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sine wave plot

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aaa
aaa on 24 Apr 2012
Answered: sevde busra bayrak on 24 Aug 2020
Hi,
I am having some trouble plotting a sine wave and i'm not sure where i am going wrong.
i have
t = [0:0.1:2*pi]
a = sin(t);
plot(t,a)
this works by itself, but i want to be able to change the frequency. When i run the same code but make the change
a = sin(2*pi*60*t)
the code returns something bad. What am i doing wrong? How can i generate a sin wave with different frequencies?

  3 Comments

Ahmed Grera
Ahmed Grera on 3 Sep 2017
How many cycles do you need in drawing?
Govinda Nahak
Govinda Nahak on 2 Oct 2017
in sine function in MATLAB it is always sin(wt). here frequency w is in radian/sec not f (in HZ) so w will give you the no.of the cycle.
suppose w=1 it is one cycle and so on
if you want to use the sin(2*pi*60*t) you can use the sind(2*pi*9.545*t). why i use the 9.545 bcz we should convert the f to w in the time interval of 2*pi.
Jorge Ignacio Cisneros Saldana
How can we make it 3 phase system? for 50 Hz and 230 V peak to peak

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Accepted Answer

Rick Rosson
Rick Rosson on 24 Apr 2012
Please try:
%%Time specifications:
Fs = 8000; % samples per second
dt = 1/Fs; % seconds per sample
StopTime = 0.25; % seconds
t = (0:dt:StopTime-dt)'; % seconds
%%Sine wave:
Fc = 60; % hertz
x = cos(2*pi*Fc*t);
% Plot the signal versus time:
figure;
plot(t,x);
xlabel('time (in seconds)');
title('Signal versus Time');
zoom xon;
HTH.
Rick

  2 Comments

Rajasekaran
Rajasekaran on 14 Mar 2013
Thanks for your reply & detailed answer.
Nauman Hafeez
Nauman Hafeez on 28 Dec 2018
How to calculate Fs for a particular frequency signal?
I am generating a stimulating signal using matlab for my impedance meter and it gives me different results on different Fs.

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More Answers (6)

Mike Mki
Mike Mki on 29 Nov 2016
Dear Mr. Rick, Is it possible to create knit structure in Matlab as follows:

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Robert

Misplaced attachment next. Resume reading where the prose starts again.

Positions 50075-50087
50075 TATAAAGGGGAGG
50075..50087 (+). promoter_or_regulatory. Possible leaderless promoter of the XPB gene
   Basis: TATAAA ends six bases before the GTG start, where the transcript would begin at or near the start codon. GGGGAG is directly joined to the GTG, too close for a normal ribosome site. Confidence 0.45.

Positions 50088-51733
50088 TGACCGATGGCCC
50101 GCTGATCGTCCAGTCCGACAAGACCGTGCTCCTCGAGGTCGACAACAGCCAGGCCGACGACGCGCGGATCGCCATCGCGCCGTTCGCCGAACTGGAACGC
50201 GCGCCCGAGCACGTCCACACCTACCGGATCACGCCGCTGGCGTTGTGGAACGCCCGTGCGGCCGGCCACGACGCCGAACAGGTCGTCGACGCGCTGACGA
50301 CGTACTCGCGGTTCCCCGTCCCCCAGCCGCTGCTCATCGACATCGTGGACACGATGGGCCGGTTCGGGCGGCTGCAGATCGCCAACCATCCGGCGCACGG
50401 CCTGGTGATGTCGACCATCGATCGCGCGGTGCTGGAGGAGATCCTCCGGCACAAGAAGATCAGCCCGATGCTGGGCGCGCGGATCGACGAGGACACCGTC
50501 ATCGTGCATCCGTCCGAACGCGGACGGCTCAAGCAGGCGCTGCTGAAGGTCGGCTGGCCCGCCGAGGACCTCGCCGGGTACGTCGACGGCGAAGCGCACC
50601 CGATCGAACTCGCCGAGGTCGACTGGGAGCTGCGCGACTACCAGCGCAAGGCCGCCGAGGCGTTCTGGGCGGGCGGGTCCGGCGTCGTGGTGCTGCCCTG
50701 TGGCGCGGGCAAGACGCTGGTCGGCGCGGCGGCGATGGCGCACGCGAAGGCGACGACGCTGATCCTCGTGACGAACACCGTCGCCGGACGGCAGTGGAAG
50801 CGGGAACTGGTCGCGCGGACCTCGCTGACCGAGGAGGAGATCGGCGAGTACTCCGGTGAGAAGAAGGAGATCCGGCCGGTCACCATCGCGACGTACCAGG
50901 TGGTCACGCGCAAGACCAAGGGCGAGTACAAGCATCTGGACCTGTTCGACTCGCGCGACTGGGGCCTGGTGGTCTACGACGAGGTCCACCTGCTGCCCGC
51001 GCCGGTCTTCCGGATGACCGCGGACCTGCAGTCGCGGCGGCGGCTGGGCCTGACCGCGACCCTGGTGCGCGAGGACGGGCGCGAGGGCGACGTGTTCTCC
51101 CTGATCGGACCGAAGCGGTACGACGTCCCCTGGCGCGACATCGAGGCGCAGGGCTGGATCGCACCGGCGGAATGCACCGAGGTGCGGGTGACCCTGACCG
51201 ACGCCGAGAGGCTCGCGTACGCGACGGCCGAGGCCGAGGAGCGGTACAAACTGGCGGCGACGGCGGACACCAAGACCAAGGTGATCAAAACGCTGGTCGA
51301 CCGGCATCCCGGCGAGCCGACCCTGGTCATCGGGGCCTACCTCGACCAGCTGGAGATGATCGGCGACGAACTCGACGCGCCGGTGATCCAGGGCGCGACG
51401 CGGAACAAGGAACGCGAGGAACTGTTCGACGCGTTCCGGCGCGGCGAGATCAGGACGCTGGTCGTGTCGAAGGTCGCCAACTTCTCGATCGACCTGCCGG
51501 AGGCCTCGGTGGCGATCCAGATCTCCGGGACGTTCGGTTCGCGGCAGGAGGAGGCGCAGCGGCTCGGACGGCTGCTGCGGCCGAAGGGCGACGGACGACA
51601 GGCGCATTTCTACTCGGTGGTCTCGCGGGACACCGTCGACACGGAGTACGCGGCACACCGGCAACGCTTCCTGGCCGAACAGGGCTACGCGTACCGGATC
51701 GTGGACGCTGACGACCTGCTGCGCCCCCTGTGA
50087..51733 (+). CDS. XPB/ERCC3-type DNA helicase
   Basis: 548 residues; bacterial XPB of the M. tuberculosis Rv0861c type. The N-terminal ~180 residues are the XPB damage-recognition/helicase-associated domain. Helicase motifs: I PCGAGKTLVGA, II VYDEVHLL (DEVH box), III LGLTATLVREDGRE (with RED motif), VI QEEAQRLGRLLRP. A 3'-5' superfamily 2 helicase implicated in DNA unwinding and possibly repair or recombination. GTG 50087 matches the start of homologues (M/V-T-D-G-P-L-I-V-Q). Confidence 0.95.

Robert on 28 Nov 2017
aaa,
What goes wrong: by multiplying time vector t by 2*pi*60 your discrete step size becomes 0.1*2*pi*60=37.6991. But you need at least two samples per cycle (2*pi) to depict your sine wave. Otherwise you'll get an alias frequency, and in you special case the alias frequency is infinity as you produce a whole multiple of 2*pi as step size, thus your plot never gets its arse off (roundabout) zero.
Using Rick's code you'll be granted enough samples per period.
Best regs
Robert

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soumyendu banerjee
soumyendu banerjee on 1 Nov 2019
%% if Fs= the frequency u want,
x = -pi:0.01:pi;
y=sin(Fs.*x);
plot(y)

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wilfred nwakpu
wilfred nwakpu on 1 Feb 2020
%%Time specifications:
Fs = 8000; % samples per second
dt = 1/Fs; % seconds per sample
StopTime = 0.25; % seconds
t = (0:dt:StopTime-dt)'; % seconds
%%Sine wave:
Fc = 60; % hertz
x = cos(2*pi*Fc*t);
% Plot the signal versus time:
figure;
plot(t,x);
xlabel('time (in seconds)');
title('Signal versus Time');
zoom xon;

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Junyoung Ahn
Junyoung Ahn on 16 Jun 2020
clear;
clc;
close;
f=60; %frequency [Hz]
t=(0:1/(f*100):1);
a=1; %amplitude [V]
phi=0; %phase
y=a*sin(2*pi*f*t+phi);
plot(t,y)
xlabel('time(s)')
ylabel('amplitude(V)')

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sevde busra bayrak
sevde busra bayrak on 24 Aug 2020
sampling_rate = 250;
time = 0:1/sampling_rate:2;
freq = 2;
%general formula : Amplitude*sin(2*pi*freq*time)
figure(1),clf
signal = sin(2*pi*time*freq);
plot(time,signal)
xlabel('time')
title('Sine Wave')

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